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  • FIRST POST
    • WeB
    • By WeB 17th May 19, 11:32 AM
    • 66Posts
    • 17Thanks
    WeB
    Project Property: How to Protect Against Risks and Issues?
    • #1
    • 17th May 19, 11:32 AM
    Project Property: How to Protect Against Risks and Issues? 17th May 19 at 11:32 AM
    Hi All,

    I recently offered on a property that is a bit of a project (and isn't currently mortgageable as it doesn't have a kitchen, or a working staircase although that might not be an issue). My offer was based on the fact that I would accept a reasonable amount of risk and I can't see any easy way of hedging against that. The EA immediately indicated that the offer probably wouldn't be enough.

    While some of the bigger pieces of work that have been completed seem to have been done to a decent standard (e.g: rendering of all the outside walls), some of the work is visibly not as good (e.g: new windows and doors, where some don't open/close well or aren't finished. Or the 3 story staircase which is unfinished and looks dangerous.)

    Then there is the work, that the current owner DIY'd, like the bathrooms and flooring (tiling) throughout the property, which isn't to my standard (e.g: the taps are leaking, the shower backsplashes are peeling off already, the floor tiles are not completely level,...).

    There are some unknowns too, such as the underfloor heating system (different pressure on top and ground floor), or the insulation that was allegedly put in. I guess the heating system could be tested prior to me increasing my offer, but I know that most surveyors will just write down "couldn't inspect... because I had no access". In my experience they don't typically undertake anything invasive, like drilling holes to inspect things.

    Is there anything I've missed that I could do to ease my mind? I thought about asking for a document asking for a seller's guarantee, which details out all items I have concerns about, which would stipulate that it is compliant with regs, in good working orders,... . But I don't know if that would be worth the paper it had been written on if something goes seriously wrong.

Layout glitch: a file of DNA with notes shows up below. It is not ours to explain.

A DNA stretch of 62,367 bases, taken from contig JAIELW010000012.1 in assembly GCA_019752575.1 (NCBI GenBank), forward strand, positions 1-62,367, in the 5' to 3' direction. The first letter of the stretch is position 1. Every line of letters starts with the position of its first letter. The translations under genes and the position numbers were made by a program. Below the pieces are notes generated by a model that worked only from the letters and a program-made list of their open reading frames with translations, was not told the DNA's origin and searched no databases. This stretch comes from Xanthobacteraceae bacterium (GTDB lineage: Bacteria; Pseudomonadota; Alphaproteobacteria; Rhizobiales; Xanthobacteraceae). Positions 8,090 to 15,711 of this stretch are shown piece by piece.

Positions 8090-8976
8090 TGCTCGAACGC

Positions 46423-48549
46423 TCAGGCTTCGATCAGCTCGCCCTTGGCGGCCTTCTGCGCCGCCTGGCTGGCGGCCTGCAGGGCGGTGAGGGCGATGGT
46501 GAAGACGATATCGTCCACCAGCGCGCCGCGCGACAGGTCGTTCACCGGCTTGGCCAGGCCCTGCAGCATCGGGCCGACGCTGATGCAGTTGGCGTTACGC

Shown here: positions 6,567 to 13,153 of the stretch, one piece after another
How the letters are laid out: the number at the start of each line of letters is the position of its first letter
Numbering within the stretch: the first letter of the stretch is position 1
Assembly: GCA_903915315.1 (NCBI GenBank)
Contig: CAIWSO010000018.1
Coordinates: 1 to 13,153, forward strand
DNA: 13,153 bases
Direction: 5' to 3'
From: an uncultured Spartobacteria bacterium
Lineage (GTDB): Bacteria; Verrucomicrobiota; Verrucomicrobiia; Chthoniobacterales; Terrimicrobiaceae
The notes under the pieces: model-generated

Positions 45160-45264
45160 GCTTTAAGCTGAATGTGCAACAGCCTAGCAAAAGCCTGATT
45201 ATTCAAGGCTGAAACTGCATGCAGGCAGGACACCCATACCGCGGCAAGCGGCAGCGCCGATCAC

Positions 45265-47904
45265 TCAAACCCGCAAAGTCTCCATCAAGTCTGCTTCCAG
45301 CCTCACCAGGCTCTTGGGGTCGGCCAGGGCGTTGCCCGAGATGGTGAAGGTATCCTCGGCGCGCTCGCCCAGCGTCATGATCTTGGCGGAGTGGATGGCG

I love the property, but without feeling more at ease about things, I am reluctant to increase my offer. Any help appreciated.
Page 1
    • davidmcn
    • By davidmcn 17th May 19, 11:44 AM
    • 11,284 Posts
    • 12,474 Thanks
    davidmcn
    • #2
    • 17th May 19, 11:44 AM
    • #2
    • 17th May 19, 11:44 AM
    In my experience they don't typically undertake anything invasive, like drilling holes to inspect things.
    Originally posted by WeB
    But there's no reason in principle why you can't ask them to (provided the seller agrees). You're right in thinking that a guarantee by the seller would be fairly meaningless (and probably not forthcoming anyway). All you can really do is survey as best you can and budget for contingencies.
    • foxy-stoat
    • By foxy-stoat 17th May 19, 11:59 AM
    • 4,192 Posts
    • 2,458 Thanks
    foxy-stoat
    • #3
    • 17th May 19, 11:59 AM
    • #3
    • 17th May 19, 11:59 AM
    Just bang in your offer based on the risks you can see - if thats not enough for the vendor then walk away.
    • Doozergirl
    • By Doozergirl 17th May 19, 12:27 PM
    • 26,756 Posts
    • 71,692 Thanks
    Doozergirl
    • #4
    • 17th May 19, 12:27 PM
    • #4
    • 17th May 19, 12:27 PM
    Just bang in your offer based on the risks you can see - if thats not enough for the vendor then walk away.
    Originally posted by foxy-stoat
    That's it. No one is going to offer a guarantee on an old house!

    The ones you get on a new build aren't worth the paper they're written on.
    Everything that is supposed to be in heaven is already here on earth.
    • lincroft1710
    • By lincroft1710 17th May 19, 1:57 PM
    • 11,867 Posts
    • 10,335 Thanks
    lincroft1710
    • #5
    • 17th May 19, 1:57 PM
    • #5
    • 17th May 19, 1:57 PM